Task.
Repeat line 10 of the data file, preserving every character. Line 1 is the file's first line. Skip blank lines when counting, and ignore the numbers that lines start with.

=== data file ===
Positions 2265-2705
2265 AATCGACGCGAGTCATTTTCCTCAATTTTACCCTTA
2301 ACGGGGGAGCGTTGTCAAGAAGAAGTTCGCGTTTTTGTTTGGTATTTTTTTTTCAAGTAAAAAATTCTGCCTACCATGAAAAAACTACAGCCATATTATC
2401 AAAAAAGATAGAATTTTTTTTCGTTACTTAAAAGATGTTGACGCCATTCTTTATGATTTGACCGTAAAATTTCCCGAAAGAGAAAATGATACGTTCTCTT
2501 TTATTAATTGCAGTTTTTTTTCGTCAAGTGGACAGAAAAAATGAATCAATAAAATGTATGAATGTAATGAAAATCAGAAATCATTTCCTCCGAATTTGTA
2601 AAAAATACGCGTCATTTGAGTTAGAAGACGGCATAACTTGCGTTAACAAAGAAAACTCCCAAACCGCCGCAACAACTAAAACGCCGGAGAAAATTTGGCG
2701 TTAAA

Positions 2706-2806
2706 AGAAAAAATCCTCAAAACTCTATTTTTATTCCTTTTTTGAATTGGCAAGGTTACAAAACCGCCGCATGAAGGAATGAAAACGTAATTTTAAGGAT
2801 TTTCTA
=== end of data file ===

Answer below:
2801 TTTCTA